Tip 1: Catch up on routine maintenance
1 of 1
Top off all fluids. Replace worn belts and
the air filter if it's dirty.
You're thinking about buying a hybrid.
The numbers will work, but only if
you sell your car yourself and pocket
the difference between retail and
trade-in. So how do you get the most
for your car?
We interviewed several people who
only buy used cars from private parties.
They shared their “turnoffs” and
the selling techniques that impress
them the most. Here are their best
Catch up on routine
Savvy buyers check fluids (engine oil,
coolant, transmission fluid, brake
fluid, power steering fluid) to see if
they're clean and topped off. They also
check for worn belts and burned-out
bulbs. Every small problem you fix
before you list the vehicle is one less
buyer obstacle when it comes time to
negotiate the price.
Tip 2: Detail the car
1 of 2
Remove personal items
Go through the entire car and purge it of personal items.
2 of 2
Save time and money by hiring a professional detailer. Tell buyers
that a professional did the work—it's a selling point.
Buyers equate a dirty car with one that
hasn't been maintained properly.
That's an instant turnoff. Detailing
means cleaning every nook, cranny
and surface of the entire car. Do-it-yourself
detailing sounds simple. But
trust us, it's a lot of work and it will
take you an entire day. And even then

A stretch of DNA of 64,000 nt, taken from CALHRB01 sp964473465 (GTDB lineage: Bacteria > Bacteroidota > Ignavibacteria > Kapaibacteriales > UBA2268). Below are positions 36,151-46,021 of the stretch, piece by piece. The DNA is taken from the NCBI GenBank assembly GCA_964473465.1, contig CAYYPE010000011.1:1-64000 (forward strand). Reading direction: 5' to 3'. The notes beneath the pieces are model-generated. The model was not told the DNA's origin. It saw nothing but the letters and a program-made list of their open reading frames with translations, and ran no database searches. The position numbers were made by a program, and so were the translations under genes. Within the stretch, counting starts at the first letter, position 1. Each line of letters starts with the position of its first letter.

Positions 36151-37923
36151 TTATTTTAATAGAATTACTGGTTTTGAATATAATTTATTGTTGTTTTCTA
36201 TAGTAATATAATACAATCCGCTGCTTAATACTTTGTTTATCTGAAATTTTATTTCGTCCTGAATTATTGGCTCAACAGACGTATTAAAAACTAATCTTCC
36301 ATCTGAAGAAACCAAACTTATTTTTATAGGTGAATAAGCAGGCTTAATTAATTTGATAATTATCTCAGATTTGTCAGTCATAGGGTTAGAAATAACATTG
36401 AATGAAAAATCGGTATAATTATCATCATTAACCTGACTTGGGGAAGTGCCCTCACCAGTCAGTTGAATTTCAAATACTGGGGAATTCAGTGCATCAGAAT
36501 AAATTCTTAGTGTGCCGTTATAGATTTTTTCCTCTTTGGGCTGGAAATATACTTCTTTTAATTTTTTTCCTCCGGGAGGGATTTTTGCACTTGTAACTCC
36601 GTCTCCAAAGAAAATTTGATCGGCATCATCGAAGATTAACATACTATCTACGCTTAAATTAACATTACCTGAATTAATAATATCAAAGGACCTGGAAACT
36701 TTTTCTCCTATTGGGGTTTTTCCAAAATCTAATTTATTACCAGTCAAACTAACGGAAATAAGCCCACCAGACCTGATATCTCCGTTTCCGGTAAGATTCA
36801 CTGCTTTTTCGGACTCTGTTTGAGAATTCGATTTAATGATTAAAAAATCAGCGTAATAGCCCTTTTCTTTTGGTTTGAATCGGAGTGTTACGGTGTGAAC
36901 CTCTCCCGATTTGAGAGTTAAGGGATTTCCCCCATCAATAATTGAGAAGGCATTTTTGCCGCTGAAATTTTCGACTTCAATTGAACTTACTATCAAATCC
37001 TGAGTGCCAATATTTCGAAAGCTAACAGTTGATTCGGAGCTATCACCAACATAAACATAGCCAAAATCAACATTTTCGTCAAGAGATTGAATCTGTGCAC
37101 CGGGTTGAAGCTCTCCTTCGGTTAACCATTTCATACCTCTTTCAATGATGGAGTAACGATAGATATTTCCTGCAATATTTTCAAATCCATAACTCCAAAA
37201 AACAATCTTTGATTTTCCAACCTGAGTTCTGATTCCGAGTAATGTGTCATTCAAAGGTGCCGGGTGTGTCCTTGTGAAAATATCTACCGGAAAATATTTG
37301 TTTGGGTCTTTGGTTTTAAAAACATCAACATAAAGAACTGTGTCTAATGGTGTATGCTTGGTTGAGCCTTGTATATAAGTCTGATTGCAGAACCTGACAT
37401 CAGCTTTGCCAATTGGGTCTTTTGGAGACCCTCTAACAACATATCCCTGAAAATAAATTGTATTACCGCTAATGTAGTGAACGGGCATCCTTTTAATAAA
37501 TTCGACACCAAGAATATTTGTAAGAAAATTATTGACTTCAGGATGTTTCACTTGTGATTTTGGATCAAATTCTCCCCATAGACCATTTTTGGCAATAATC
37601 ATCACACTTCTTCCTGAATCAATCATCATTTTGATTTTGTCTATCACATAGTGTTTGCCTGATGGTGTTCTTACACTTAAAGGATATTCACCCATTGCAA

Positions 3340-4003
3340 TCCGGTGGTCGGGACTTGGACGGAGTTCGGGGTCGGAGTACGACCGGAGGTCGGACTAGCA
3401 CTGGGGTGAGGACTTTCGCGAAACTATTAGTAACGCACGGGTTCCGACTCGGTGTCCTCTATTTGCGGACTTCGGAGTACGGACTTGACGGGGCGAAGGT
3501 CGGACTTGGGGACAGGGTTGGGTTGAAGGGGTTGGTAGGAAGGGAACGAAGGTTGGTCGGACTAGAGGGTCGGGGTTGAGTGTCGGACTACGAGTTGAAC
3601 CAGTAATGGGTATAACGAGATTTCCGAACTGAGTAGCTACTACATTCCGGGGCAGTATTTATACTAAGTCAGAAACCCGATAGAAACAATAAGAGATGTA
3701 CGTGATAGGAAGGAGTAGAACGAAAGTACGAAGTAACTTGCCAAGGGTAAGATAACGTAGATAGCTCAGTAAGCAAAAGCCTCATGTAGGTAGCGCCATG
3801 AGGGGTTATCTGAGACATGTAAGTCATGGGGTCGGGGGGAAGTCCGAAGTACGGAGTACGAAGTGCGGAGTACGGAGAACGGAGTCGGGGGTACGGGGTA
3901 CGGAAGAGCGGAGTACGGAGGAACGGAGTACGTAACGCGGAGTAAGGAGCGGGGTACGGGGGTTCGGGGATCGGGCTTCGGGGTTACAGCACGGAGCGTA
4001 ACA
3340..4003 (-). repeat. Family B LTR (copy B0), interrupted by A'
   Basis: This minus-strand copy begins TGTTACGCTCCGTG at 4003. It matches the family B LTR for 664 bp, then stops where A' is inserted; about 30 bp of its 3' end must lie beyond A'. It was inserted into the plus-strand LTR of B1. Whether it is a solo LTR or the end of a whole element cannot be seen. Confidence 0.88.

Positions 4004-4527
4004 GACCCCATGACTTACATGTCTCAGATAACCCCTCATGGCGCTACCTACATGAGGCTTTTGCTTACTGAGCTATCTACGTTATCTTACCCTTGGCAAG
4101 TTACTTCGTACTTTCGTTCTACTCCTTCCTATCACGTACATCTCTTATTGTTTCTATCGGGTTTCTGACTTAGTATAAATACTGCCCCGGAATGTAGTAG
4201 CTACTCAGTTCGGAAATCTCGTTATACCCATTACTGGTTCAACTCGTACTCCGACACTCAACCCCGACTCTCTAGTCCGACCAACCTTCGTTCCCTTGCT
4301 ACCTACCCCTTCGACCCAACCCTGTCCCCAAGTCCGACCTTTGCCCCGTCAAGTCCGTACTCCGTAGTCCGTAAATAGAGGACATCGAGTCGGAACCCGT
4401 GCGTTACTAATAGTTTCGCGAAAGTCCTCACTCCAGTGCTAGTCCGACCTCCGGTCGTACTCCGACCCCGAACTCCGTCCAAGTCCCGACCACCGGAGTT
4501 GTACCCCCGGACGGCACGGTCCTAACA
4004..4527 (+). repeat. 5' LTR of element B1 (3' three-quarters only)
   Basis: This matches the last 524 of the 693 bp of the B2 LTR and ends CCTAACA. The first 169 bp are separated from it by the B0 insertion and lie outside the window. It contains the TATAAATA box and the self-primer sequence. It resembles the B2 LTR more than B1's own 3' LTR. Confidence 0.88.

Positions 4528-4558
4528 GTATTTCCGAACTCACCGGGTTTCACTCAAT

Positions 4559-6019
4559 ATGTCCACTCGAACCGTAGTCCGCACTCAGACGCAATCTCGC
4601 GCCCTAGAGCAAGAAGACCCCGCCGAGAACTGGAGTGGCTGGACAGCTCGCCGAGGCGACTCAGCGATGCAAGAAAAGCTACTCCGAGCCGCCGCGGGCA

it won't look spotless. Plus, the cleaning
supplies can cost you up to $85,
not including the cost to rent a carpet/
upholstery shampooer. All in all,
DIY detailing is a losing proposition.
So what to do? Start by removing all
your personal items (that is, junk) from
the console, glove box and trunk—including the spare tire area. Then hire
a professional detailer! That should
cost $135 to $150. Tell potential buyers
that you had the car professionally
detailed—it's a selling point.
Tip 3: Organize your records
If you've saved all your service
records, great! Use them to prove
you've diligently maintained the car.
But it's a mistake to think you can
impress potential buyers by handing
them a fistful of service receipts.
They'll be overwhelmed by the number of receipts and think you're selling
a lemon. Instead, enter all the maintenance
and repair items separately on a
single sheet of paper, listing them by
date and mileage. Then staple it to the
Tip 4: Advertise as a private party
1 of 1
Photograph your car
Sell your car faster by including high-quality
photos in your Internet ad. Park the car
in the shade and shoot the exterior, interior
and the trunk.
Small dealers often fix “salvaged” or
“auctioned” cars and sell them in the
classifieds by posing as private sellers.
Differentiate yourself from the “dealers
in disguise” by flaunting your private
seller status. If you're the original
owner, put that at the top of the ad as
well: “Private party/Original owner.”
Place a free ad on an Internet car-selling
site. Make sure you include plenty
of high-quality photos so buyers can
see the condition of your vehicle.
Tip 5: Avoid cheesy signs
1 of 1
Make your own
and include calling
records, and if
you're the original
Drive-by advertising is a great way to
sell your car, but don't rely on cheap
store-bought “For Sale” signs. Make
your own on your computer and tape it
to the inside of a side window. Then
print “calling cards” with the make,
model, year and mileage, price, phone
number and selling features. Never
force buyers to call for the price—they
won't make the call. Put the cards in a
plastic page protector and tape it to the
outside of the window.
Try to answer all phone calls in person
rather than letting them go to voice
mail—prospective buyers won't leave
a message. Then encourage callers to
see the car in person. If you follow
these steps, you'll have cash in your
hands in no time!